Wednesday, April 28, 2010

Spring Wildlife: Black Bear, American Woodcock, Varying Hare

It's an early, warm spring and I've been enjoying the head start on my peak photography season. Leaves are almost out, wildflowers are 2-3 weeks ahead of time and many birds are already on nesting territories. It's an exciting and busy time of year!

Tonight I was following up on a tip about a red fox den, when I saw this black bear on the roadside. In 10 years of living on the Bruce Peninsula, I've only twice before captured reasonably close shots of these typically shy bears... I was excited!

Photo 1: Black Bear, Dyers Bay, Bruce Peninsula
Canon EOS 1Ds mark III, 500mm f/4 lens & 1.4x teleconvertor.
Photographed from car window with lens resting on mirror.

My friend found this well-camouflaged American Woodcock sitting on a nest. Although it's a fairly common bird, stumbling across a nest is like finding a needle in a haystack. I've made a few brief visits to capture photos, without distubing the bird. 

Photo 2: American Woodcock, near Tobermory, Bruce Peninsula
Canon EOS 5D mark II; 70-200mm f/4 lens  

My bird feeders have been packed with all kinds of action - from the expected species of birds, to a pair of Mallards (strange to see ducks on your lawn) and two Varying Hares (aka Snowshoe Hares).

Photo 3: Varying Hare, Tobermory, Bruce Peninsula, Ontario
EOS 1Ds mark III; 500mm f/4 lens & 1.4x teleconvertor.
Photographed while lying on the ground using a "Skimmer" ground pod and Wimberley Head. 

Wednesday, April 21, 2010

My face on a Singh-Ray filter (with Canon G11)

I carry a point & shoot camera with me pretty much everywhere I go and find it especially useful for capturing behind-the-scenes shots when I'm out photographing. My latest p&s is a Canon G11, which has surprisingly good file quality for a compact camera. I've only had it for a few weeks and already love it.

The other morning I was out photographing the shoreline in Bruce Peninsula National Park to test out a new Singh-Ray Z-pro sized sprocket LB polarizer (it's fantastic!). While getting a few images of the filter setup,  I noticed the reflection of my face on the ND grad. I quickly passed the camera to my friend who caught this creative portrait of me!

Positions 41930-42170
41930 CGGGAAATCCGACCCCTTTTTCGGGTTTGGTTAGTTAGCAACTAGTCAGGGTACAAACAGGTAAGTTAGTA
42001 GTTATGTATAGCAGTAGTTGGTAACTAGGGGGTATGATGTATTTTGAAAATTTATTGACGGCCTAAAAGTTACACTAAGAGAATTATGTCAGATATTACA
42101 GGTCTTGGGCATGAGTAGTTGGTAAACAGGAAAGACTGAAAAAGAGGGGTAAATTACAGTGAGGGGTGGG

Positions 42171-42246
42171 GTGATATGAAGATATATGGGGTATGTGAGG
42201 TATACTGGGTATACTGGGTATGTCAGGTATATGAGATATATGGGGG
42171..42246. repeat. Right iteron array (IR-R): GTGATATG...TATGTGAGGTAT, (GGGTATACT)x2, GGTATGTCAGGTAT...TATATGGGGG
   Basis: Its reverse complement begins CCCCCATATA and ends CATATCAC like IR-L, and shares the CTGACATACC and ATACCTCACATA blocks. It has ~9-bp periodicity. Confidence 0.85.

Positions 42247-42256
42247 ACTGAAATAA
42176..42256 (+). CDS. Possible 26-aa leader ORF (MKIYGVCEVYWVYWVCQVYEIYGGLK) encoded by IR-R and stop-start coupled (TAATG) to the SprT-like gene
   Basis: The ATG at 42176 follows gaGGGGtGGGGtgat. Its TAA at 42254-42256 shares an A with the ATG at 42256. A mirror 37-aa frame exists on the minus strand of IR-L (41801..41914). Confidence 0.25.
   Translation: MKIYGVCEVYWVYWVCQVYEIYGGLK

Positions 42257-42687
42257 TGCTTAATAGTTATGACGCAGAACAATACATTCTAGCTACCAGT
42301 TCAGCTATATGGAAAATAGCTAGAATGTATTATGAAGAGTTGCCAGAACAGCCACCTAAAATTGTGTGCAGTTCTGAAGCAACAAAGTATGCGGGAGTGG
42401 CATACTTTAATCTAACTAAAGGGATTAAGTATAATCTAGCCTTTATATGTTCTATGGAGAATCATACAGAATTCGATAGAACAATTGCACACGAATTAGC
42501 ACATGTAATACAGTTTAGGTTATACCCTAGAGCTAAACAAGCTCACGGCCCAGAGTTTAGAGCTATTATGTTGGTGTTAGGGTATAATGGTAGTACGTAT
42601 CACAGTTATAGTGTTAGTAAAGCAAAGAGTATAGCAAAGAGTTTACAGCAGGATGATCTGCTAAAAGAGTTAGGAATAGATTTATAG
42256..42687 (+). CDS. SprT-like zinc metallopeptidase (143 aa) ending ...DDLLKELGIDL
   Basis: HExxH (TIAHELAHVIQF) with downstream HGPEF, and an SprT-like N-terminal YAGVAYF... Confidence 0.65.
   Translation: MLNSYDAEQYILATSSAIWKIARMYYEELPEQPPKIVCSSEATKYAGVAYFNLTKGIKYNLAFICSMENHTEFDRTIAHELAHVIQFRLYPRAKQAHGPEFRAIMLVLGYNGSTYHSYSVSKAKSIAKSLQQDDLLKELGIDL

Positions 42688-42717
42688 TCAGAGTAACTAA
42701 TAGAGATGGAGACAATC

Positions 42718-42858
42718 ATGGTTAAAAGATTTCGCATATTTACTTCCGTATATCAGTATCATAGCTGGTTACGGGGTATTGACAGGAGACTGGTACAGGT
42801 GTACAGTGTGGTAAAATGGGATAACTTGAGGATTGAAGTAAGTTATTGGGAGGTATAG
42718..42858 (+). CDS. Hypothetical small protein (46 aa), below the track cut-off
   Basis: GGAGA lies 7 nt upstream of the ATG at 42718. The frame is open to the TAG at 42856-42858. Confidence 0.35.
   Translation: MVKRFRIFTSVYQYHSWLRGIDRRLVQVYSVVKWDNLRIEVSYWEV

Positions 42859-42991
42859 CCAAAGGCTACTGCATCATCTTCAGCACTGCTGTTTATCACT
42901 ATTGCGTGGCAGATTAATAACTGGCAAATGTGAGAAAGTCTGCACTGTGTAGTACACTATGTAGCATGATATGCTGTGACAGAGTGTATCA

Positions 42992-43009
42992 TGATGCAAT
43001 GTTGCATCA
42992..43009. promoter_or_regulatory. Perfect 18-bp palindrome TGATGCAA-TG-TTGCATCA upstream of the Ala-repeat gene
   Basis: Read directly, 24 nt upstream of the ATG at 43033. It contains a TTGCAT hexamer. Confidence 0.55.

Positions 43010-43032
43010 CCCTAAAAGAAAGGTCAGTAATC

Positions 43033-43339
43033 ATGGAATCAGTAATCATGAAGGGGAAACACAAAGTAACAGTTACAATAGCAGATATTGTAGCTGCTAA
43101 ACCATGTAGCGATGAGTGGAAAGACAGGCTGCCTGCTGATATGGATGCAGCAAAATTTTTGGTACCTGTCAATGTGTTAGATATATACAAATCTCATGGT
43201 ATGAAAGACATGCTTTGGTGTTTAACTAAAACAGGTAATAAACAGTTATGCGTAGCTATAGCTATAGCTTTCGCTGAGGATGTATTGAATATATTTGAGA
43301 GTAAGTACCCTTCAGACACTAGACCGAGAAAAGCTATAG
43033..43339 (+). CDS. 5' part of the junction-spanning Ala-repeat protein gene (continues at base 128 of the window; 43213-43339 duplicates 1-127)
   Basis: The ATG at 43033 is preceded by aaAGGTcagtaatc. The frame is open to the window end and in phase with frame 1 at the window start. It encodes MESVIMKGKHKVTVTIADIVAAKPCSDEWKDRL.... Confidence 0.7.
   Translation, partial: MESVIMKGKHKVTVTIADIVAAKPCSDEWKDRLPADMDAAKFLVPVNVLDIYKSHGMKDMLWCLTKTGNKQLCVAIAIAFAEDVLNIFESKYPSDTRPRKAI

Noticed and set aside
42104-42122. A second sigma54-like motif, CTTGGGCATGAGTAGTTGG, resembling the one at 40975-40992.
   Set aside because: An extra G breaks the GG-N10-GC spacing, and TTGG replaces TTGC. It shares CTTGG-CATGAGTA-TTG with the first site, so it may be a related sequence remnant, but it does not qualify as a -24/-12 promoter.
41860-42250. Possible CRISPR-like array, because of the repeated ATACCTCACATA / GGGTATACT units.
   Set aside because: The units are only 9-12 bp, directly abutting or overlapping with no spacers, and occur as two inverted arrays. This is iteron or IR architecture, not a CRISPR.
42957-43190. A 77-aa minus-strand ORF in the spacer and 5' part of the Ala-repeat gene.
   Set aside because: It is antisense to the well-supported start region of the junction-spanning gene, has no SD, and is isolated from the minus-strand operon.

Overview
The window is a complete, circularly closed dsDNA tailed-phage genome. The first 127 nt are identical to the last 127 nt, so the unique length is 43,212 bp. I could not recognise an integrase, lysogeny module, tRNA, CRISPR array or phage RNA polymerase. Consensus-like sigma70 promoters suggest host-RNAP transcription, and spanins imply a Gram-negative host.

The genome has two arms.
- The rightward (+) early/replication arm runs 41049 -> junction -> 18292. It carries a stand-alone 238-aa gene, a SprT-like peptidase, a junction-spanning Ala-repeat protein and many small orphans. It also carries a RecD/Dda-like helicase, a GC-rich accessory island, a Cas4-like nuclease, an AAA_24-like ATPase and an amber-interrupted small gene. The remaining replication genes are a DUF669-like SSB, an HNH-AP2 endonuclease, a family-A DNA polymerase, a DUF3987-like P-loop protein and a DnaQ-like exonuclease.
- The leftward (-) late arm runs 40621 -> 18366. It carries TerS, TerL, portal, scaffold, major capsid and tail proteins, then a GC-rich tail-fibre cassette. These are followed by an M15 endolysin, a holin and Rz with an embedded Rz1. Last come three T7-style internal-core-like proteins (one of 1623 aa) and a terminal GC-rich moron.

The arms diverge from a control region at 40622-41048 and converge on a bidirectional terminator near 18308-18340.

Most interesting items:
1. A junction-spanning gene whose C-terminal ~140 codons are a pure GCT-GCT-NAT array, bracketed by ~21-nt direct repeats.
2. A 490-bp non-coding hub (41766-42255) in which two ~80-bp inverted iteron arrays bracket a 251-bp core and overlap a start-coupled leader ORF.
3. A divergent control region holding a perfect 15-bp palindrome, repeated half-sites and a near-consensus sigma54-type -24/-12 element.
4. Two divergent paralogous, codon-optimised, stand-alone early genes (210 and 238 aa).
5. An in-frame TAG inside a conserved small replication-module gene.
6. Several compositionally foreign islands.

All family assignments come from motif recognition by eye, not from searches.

Monday, April 12, 2010

Local landscapes and playing with the Canon 800mm f/5.6

I've been shooting a grab bag of images over the last week. First, I received a new Singh-Ray filter... an LB warming polarizer sprocket type to fit a Z-pro holder. This filter is very welcome in my camera bag. It allows me to shoot wide angle photos using a Z-pro filter holder which is large enough to avoid vignetting, yet still fits my Singh-Ray 4x6" ND grads (rather than hand-holding them). The first photo below is a teaser with this combo; expect to see a full report soon.

Photo 1 (below): Sunrise at Halfway Log Dump in Bruce Peninsula National Park
Canon EOS 5D mark II; 24mm TSE II lens; Singh-Ray LB warming polarizer & 2-stop "Daryl Benson" Reverse ND grad; I love how sharp the new 24 tilt-shift is.... razor sharp, corner to corner.

My friends have just opened a lens rental business called Lens Rentals Canada. They have an incredible selection of pro lenses (mostly Canon, but a few Nikon too) ranging from super-telephotos and medium-telephotos, to tilt-shifts and wide-angle. They ship them all across the country. I'm lucky to close by (the business is based out of FotoArt camera store in Owen Sound, Ontario - the place I buy most of my camera gear). I couldn't resist picking up the new Canon 800mm f/5.6 supertelephoto for a few days. Holy cow, it is the mother of all lenses... a dreamy piece of glass!!!